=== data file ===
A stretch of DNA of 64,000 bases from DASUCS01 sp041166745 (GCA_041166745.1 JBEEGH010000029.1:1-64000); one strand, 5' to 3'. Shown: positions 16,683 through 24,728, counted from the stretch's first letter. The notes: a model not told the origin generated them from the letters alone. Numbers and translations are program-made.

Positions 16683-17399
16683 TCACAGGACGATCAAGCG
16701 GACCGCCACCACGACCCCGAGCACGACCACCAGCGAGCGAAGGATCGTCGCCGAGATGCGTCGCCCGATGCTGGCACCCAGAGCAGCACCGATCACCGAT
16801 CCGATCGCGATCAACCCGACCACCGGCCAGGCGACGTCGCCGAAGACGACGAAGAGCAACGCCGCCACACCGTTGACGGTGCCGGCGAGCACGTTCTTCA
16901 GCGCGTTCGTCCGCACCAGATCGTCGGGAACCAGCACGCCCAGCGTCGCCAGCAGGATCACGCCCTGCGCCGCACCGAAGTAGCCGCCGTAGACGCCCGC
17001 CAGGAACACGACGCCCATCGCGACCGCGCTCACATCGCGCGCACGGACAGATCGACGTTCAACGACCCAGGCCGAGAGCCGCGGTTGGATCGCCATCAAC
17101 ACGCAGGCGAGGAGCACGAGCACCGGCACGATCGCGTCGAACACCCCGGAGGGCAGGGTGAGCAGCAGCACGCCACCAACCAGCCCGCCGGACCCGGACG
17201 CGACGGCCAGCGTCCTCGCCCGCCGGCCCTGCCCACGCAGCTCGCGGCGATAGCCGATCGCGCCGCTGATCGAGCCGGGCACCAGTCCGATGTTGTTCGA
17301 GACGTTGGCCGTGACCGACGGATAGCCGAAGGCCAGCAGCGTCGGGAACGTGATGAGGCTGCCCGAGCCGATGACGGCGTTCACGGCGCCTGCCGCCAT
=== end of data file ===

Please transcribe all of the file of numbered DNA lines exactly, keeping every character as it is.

A stretch of DNA of 64,000 bases from DASUCS01 sp041166745 (GCA_041166745.1 JBEEGH010000029.1:1-64000); one strand, 5' to 3'. Shown: positions 16,683 through 24,728, counted from the stretch's first letter. The notes: a model not told the origin generated them from the letters alone. Numbers and translations are program-made.

Positions 16683-17399
16683 TCACAGGACGATCAAGCG
16701 GACCGCCACCACGACCCCGAGCACGACCACCAGCGAGCGAAGGATCGTCGCCGAGATGCGTCGCCCGATGCTGGCACCCAGAGCAGCACCGATCACCGAT
16801 CCGATCGCGATCAACCCGACCACCGGCCAGGCGACGTCGCCGAAGACGACGAAGAGCAACGCCGCCACACCGTTGACGGTGCCGGCGAGCACGTTCTTCA
16901 GCGCGTTCGTCCGCACCAGATCGTCGGGAACCAGCACGCCCAGCGTCGCCAGCAGGATCACGCCCTGCGCCGCACCGAAGTAGCCGCCGTAGACGCCCGC
17001 CAGGAACACGACGCCCATCGCGACCGCGCTCACATCGCGCGCACGGACAGATCGACGTTCAACGACCCAGGCCGAGAGCCGCGGTTGGATCGCCATCAAC
17101 ACGCAGGCGAGGAGCACGAGCACCGGCACGATCGCGTCGAACACCCCGGAGGGCAGGGTGAGCAGCAGCACGCCACCAACCAGCCCGCCGGACCCGGACG
17201 CGACGGCCAGCGTCCTCGCCCGCCGGCCCTGCCCACGCAGCTCGCGGCGATAGCCGATCGCGCCGCTGATCGAGCCGGGCACCAGTCCGATGTTGTTCGA
17301 GACGTTGGCCGTGACCGACGGATAGCCGAAGGCCAGCAGCGTCGGGAACGTGATGAGGCTGCCCGAGCCGATGACGGCGTTCACGGCGCCTGCCGCCAT